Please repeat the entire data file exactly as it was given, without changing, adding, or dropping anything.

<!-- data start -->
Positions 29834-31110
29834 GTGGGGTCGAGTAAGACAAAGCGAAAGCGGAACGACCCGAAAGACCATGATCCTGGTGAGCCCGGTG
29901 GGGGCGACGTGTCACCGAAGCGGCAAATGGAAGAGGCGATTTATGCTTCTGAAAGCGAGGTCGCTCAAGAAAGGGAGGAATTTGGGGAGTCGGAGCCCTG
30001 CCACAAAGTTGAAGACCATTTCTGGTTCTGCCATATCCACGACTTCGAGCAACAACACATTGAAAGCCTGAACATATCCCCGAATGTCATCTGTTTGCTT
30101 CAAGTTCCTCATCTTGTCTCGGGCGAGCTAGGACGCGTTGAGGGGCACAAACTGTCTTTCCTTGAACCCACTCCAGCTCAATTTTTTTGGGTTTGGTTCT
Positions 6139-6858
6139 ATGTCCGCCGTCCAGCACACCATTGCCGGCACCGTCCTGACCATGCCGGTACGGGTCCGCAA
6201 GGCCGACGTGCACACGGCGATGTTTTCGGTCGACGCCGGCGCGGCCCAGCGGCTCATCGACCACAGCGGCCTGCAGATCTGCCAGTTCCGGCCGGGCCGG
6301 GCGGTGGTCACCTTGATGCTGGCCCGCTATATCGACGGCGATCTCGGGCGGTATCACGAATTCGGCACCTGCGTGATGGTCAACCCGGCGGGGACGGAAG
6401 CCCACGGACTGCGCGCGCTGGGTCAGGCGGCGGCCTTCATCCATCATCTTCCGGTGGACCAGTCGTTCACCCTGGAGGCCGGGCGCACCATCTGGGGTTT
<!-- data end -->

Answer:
Positions 29834-31110
29834 GTGGGGTCGAGTAAGACAAAGCGAAAGCGGAACGACCCGAAAGACCATGATCCTGGTGAGCCCGGTG
29901 GGGGCGACGTGTCACCGAAGCGGCAAATGGAAGAGGCGATTTATGCTTCTGAAAGCGAGGTCGCTCAAGAAAGGGAGGAATTTGGGGAGTCGGAGCCCTG
30001 CCACAAAGTTGAAGACCATTTCTGGTTCTGCCATATCCACGACTTCGAGCAACAACACATTGAAAGCCTGAACATATCCCCGAATGTCATCTGTTTGCTT
30101 CAAGTTCCTCATCTTGTCTCGGGCGAGCTAGGACGCGTTGAGGGGCACAAACTGTCTTTCCTTGAACCCACTCCAGCTCAATTTTTTTGGGTTTGGTTCT
Positions 6139-6858
6139 ATGTCCGCCGTCCAGCACACCATTGCCGGCACCGTCCTGACCATGCCGGTACGGGTCCGCAA
6201 GGCCGACGTGCACACGGCGATGTTTTCGGTCGACGCCGGCGCGGCCCAGCGGCTCATCGACCACAGCGGCCTGCAGATCTGCCAGTTCCGGCCGGGCCGG
6301 GCGGTGGTCACCTTGATGCTGGCCCGCTATATCGACGGCGATCTCGGGCGGTATCACGAATTCGGCACCTGCGTGATGGTCAACCCGGCGGGGACGGAAG
6401 CCCACGGACTGCGCGCGCTGGGTCAGGCGGCGGCCTTCATCCATCATCTTCCGGTGGACCAGTCGTTCACCCTGGAGGCCGGGCGCACCATCTGGGGTTT